Canoeing the Athabasca River

After my decision to join the guys for the canoe trip down the Athabasca for the Canada Day long weekend I began to call around the city for a Canoe rental for my buddy Derek and I to team up and join the trip. Unfortunately there is a problem, everywhere in the city that rents canoes has rented everything they have. Now what??

Well good thing my roommate Alex has an old crappy canoe that is dismantled and in terrible condition, not at all water ready. So after some research and discussion Alex and I decided that we would rebuild the canoe in time for the trip! This is what the canoe looked like to start with:



It has cracks and openings along the bottom, a hole in the side and is missing the fibrelgass on the ends where the canoe ends have been filled with foam. So step one is to re-foam the ends of the canoe and trim them into a new shape to support the fibreglass.



After the foaming was done we laid the new fibreglass mesh and then matt in two plies with the resin compound that will be the structure of the repair. We also patched the holes and cracks at this stage for repair as well. and reinforced the chair supports.

After the fibreglass was laid into place we bagan the bondo stage, first reinforced with fibreglass hairs, then a couple of finishing coats to smooth everything out. I then traced, marked, cut, sanded and stained the new oak seats, thwarts and portage bar.

Sand the bondo, clean everything, power brush the aluminum rails, paint the inside and the outside of the canoe. We installed new carry handles and bolted everything into place. This is our finished canoe, ready for the trip in less than 3 days!


We head out for Whitecourt in a three vehicle convoy, dropping one vehicle in Fort Assinaboin for the return trip. Stocked with beer, whiskey, food and our camping gear we ready the canoes at a boat launch near whitecourt.

Naturally being Canada day I felt that an over-sized Canadian flag was required for our new canoe.


We are taking our time on the 100km run over 2.5 days to relax and canoe leisurely towards Fort Ass. The river was beautiful and the six of us had a great day the first Friday afternoon until we hit a rocky beach about 45km in and set up camp for our Canada Day celebration. This included the consumption of most of our alcohol for the trip, knowing that tomorrow would be the greater part of the day on the water to make for a short Sunday trip out.

We set up camp that evening on the shore, as soon as the camp was set I fixed our flag to a large log and hoisted the flag up with great pride! A tarp setup near the trees for the coming storm and we were ready for the night!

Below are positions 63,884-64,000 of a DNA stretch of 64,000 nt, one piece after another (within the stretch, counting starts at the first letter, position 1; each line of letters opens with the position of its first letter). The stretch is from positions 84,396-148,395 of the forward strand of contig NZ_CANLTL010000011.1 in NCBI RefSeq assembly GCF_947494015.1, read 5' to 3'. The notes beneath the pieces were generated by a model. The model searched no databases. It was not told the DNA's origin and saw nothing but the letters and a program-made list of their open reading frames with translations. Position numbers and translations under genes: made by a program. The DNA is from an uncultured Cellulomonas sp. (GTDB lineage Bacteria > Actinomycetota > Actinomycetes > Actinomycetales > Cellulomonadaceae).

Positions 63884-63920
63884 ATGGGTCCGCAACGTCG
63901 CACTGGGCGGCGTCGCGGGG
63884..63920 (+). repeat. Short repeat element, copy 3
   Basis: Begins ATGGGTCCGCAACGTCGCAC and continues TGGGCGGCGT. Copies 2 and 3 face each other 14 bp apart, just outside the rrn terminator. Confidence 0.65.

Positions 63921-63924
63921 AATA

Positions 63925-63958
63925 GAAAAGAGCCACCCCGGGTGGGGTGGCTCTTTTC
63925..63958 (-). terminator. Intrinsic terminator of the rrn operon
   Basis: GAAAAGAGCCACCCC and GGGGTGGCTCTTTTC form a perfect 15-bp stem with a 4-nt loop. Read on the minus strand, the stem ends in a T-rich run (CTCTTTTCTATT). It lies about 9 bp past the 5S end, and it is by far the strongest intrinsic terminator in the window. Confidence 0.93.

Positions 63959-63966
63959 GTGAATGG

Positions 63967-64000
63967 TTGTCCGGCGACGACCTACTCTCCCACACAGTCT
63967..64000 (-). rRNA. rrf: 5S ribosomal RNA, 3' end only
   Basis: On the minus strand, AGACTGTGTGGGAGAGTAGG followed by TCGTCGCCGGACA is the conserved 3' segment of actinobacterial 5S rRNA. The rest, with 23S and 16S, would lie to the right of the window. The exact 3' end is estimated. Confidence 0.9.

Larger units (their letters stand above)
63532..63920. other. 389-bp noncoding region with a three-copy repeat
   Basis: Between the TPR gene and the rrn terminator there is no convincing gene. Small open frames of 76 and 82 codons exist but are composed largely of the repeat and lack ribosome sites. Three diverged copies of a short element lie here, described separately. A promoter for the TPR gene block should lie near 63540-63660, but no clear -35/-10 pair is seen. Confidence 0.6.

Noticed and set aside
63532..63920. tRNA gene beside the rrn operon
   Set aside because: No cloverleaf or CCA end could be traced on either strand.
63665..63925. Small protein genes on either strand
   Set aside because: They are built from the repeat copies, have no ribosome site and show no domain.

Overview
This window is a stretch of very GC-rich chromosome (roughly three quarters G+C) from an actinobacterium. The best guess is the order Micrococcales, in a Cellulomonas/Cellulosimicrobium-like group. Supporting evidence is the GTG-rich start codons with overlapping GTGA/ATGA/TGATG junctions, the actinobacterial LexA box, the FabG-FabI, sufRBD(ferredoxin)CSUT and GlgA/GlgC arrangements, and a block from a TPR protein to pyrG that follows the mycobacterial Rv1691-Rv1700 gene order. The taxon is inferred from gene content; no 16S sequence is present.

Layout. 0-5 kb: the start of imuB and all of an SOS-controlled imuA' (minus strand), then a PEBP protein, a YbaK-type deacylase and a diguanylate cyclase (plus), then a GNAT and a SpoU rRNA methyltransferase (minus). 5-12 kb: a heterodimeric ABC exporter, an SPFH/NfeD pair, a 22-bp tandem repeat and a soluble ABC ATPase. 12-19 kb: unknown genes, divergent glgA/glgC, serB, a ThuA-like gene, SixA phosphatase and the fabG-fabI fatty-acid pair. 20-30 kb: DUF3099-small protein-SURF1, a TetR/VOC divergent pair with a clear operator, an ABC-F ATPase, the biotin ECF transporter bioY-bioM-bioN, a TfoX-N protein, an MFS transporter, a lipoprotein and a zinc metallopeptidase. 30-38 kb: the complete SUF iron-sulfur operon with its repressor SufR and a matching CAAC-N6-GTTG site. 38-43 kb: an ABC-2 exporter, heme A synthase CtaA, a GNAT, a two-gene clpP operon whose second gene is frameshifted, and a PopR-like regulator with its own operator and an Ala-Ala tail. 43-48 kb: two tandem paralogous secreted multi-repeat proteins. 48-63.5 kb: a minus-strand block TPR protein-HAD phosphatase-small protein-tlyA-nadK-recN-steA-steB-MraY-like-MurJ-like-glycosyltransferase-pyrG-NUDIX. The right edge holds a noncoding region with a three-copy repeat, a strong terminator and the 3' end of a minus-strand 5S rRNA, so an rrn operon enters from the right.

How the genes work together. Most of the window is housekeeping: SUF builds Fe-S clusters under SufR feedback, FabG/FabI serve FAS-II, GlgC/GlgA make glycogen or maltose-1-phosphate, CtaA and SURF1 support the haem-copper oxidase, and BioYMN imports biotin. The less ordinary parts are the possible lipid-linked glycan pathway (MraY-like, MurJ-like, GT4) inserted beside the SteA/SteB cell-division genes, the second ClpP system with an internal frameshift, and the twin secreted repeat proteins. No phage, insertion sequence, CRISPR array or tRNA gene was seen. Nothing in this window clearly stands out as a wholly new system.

That Saturday morning was greeted by a lovely headache and slight hangover, we packed camp and set forward for the river towards the end. We canoed in the sunshine all day, another 55km leaving around 8km for the Sunday morning. And though a few of us have canoed longer trips, a couple of the guys were a little less experienced with canoeing in the summer heat along the Alberta plains.

Justin’s legs got a little burnt:


Sunday morning was to be a quick 2 or 3 hour canoe back to the Fort Ass, but something unusual happened on our last leg to the end. A morning storm. Around 11 AM we were hit mid canoe by a massive storm, the wind howling and the rain started to pour down on us like a never ending water bucket challenge. We were all instantly soaked.

Then the lightning started, right on top of us. Flash, then within seconds a thundering clap. We decided safest to get off the river right away, but with the new winds and the mass amount of the rain the river picked up speed quickly. According to my GPS I had running we reached nearly 18km/hr when Alex and I smashed into the nearest shore attempting to get the hell off of the river. We rammed the shore hard and I hoped we would be far up enough to be stable. We were not. And so the canoe went sideways and the strong current began to tip us. Alex took one for the team and dived out into the river to stop the canoe tipping and we quickly pulled the canoe up onto the shore.

Then Chad and Mark slammed into the shore next to us, again the same thing happened, not fast enough and tide took them sideways. There canoe unfortunately completely tipped dumping their gear. ALex and I already in the river helped gather everything we could. Then Justin and Dereks canoe slammed again into the shore, tipping the way the first two had. The six of us scrambled to get the gear and canoes ashore.

Then we sat and had a soggy cigarette  in the cold rain and waited the storm out for over an hour.

And just as the storm slammed into us and us into the shore, it was gone and the sun came back out to dry us out. By the time we arrived to Fort Assinaboine we were dry.

All in all, one hell of a trip!